25. 25. Calcitonin• CANCERS • Thyroid medullary carcinoma• WHAT ELSE? • pernicious anemia and thyroiditis• WHEN/HOW USED • Help diagnose, monitor treatment, and determine recurrence• USUAL SAMPLE • Blood
  26. 26. CEA (Carcino-embryonic antigen• CANCERS • Colorectal, lung, breast, thyroid, pancreatic, liver, cervix, WHAT ELSE? and bladder • hepatitis, COPD, colitis, pancreatitis, and in cigarette smokers WHEN/HOW USED • Monitor treatment and determine recurrence• USUAL SAMPLE • Blood
  27. 27. Chromogranin A (CgA)• CANCERS • Neuroendocrine tumors (carcinoid tumors, neuroblastoma) WHAT ELSE? • May be most sensitive tumor marker for carcinoid tumors• WHEN/HOW USED • To help diagnose and monitor• USUAL SAMPLE • Blood
  28. 28. Estrogen receptors• CANCERS • Breast• WHAT ELSE? • Increased in hormone- dependent cancer• WHEN/HOW USED • Determine prognosis and guide treatment• USUAL SAMPLE • tissue
  29. 29. hCG (Human chorionic gonadotropin)• CANCERS • Testicular and trophoblastic disease• WHAT ELSE? • Elevated in pregnancy, testicular failure• WHEN/HOW USED • Help diagnose, monitor treatment, and determine recurrence• USUAL SAMPLE • Blood, urine
  30. 30. Her-2/neu• CANCERS • Breast • Oncogene that is• WHAT ELSE? present in multiple copies in 20-30% of invasive breast cancer• WHEN/HOW USED • Determine prognosis and guide treatment• USUAL SAMPLE • Tissue
  31. 31. Monoclonal immunoglobulins• CANCERS • Multiple myeloma and Waldenstrom’s macroglobulinemia• WHAT ELSE? • Overproduction of an immunoglobulin or antibody, usually detected by protein electrophoresis • Help diagnose,• WHEN/HOW USED monitor treatment, and determine recurrence• USUAL SAMPLE • Blood, urine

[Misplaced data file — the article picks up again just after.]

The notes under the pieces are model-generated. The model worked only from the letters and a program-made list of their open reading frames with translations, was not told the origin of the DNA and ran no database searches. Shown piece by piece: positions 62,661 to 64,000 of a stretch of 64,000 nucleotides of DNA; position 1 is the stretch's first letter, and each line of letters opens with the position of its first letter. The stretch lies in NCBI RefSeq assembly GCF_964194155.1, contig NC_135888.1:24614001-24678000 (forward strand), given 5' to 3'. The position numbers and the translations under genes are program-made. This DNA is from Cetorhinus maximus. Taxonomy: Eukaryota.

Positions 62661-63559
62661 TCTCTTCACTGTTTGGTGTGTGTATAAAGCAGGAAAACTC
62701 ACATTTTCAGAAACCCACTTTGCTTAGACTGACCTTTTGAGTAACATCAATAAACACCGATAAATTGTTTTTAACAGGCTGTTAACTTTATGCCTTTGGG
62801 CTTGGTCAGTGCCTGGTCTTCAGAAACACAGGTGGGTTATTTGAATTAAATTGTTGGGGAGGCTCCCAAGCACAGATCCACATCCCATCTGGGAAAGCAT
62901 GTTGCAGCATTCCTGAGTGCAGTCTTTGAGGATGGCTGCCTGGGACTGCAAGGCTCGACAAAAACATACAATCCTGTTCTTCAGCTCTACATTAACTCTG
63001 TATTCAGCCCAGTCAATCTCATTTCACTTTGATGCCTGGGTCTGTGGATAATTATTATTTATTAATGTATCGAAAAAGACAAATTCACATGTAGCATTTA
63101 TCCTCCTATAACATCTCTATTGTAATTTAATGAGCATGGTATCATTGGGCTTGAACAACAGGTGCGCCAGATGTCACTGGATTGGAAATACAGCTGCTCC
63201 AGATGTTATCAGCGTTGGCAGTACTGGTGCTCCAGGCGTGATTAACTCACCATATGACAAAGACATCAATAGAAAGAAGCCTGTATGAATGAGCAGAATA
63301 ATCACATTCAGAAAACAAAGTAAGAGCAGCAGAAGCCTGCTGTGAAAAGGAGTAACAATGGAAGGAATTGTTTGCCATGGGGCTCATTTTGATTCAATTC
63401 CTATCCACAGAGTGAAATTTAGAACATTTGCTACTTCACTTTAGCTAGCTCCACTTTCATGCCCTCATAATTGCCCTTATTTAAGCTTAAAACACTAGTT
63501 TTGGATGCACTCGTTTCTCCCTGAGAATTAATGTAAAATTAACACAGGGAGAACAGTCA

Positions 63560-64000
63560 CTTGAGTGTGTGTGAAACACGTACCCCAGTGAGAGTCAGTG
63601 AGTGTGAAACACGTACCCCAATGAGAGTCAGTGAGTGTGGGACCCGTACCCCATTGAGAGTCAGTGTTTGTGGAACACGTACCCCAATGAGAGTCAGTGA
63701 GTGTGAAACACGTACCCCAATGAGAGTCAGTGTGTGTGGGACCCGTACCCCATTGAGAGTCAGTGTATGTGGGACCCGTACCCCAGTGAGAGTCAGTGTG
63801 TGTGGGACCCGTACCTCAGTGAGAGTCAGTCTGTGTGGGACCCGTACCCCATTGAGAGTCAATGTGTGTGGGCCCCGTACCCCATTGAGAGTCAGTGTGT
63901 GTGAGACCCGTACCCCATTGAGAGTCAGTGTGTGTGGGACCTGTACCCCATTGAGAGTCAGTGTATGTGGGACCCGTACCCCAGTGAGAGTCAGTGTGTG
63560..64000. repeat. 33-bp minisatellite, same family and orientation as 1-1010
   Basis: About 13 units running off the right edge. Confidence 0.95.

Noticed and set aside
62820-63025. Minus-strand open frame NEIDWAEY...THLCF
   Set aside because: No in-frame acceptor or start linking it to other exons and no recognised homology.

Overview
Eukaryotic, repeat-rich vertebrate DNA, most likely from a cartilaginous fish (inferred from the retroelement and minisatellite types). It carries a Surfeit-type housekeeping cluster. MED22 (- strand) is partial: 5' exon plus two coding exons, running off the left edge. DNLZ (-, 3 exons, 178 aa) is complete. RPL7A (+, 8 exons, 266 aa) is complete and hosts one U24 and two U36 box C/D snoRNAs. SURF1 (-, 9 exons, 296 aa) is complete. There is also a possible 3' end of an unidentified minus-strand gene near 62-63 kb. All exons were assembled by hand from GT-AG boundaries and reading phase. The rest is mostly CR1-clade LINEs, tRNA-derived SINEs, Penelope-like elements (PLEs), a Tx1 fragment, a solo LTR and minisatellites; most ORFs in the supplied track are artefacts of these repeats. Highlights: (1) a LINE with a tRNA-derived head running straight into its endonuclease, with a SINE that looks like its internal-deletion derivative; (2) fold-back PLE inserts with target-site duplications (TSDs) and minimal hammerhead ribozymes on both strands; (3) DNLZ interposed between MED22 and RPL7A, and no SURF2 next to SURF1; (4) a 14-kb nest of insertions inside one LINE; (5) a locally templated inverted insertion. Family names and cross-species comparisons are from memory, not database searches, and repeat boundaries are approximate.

32. 32. Progesterone receptors• CANCERS • Breast• WHAT ELSE? • Increased in hormone- dependent cancer• WHEN/HOW USED • Determine prognosis and guide treatment• USUAL SAMPLE • Tissue
  33. 33. PSA (Prostate specific antigen), total and free• CANCERS • Prostate• WHAT ELSE? • benign prostatic hyperplasia, prostatitis• WHEN/HOW USED and with age • Screen for and help diagnose, monitor treatment, and determine recurrence• USUAL SAMPLE • Blood
  34. 34. Thyroglobulin• CANCERS • Thyroid• WHAT ELSE? • Used after thyroid is removed to evaluate• WHEN/HOW USED treatment • Determine recurrence• USUAL SAMPLE • Blood
  35. 35. Other Tumor Markers Less Widely Used
  36. 36. BTA (Bladder tumor antigen)• CANCERS • Bladder• WHAT ELSE? • Not widely available, but gaining acceptance• WHEN/HOW USED • Help diagnose and determine recurrence• USUAL SAMPLE • Urine
  37. 37. CA 72-4 (Cancer antigen 72-4)• CANCERS • Ovarian• WHAT ELSE? • No evidence that it is better than CA-125 but may be useful when combined with it; still being studied• WHEN/HOW USED • Help diagnose • Blood• USUAL SAMPLE
  38. 38. Des-gamma-carboxy prothrombin• CANCERS • Hepatocellular carcinoma (HCC)• WHAT ELSE? • New test; often used along with an imaging study plus AFP and/or AFP-L3% to evaluate if someone with• WHEN/HOW USED • To evaluate risk of developing HCC; to evaluate treatment; to• USUAL SAMPLE • Blood
  39. 39. NMP22• CANCERS • Bladder• WHAT ELSE? • Not widely used• WHEN/HOW USED • Help diagnose and determine recurrence• USUAL SAMPLE • Urine
  40. 40. Prostate-specific membrane antigen (PSMA)• CANCERS • Prostate• WHAT ELSE? • Not widely used; levels increase normally with• WHEN/HOW USED age • Help diagnose• USUAL SAMPLE • Blood
  41. 41. Prostatic acid phosphatase (PAP)• CANCERS • Metastatic prostate cancer, myeloma, lung cancer• WHAT ELSE? • Not widely used anymore; elevated in prostatitis and other conditions• WHEN/HOW USED • Help diagnose• USUAL SAMPLE • Blood
  42. 42. THANKS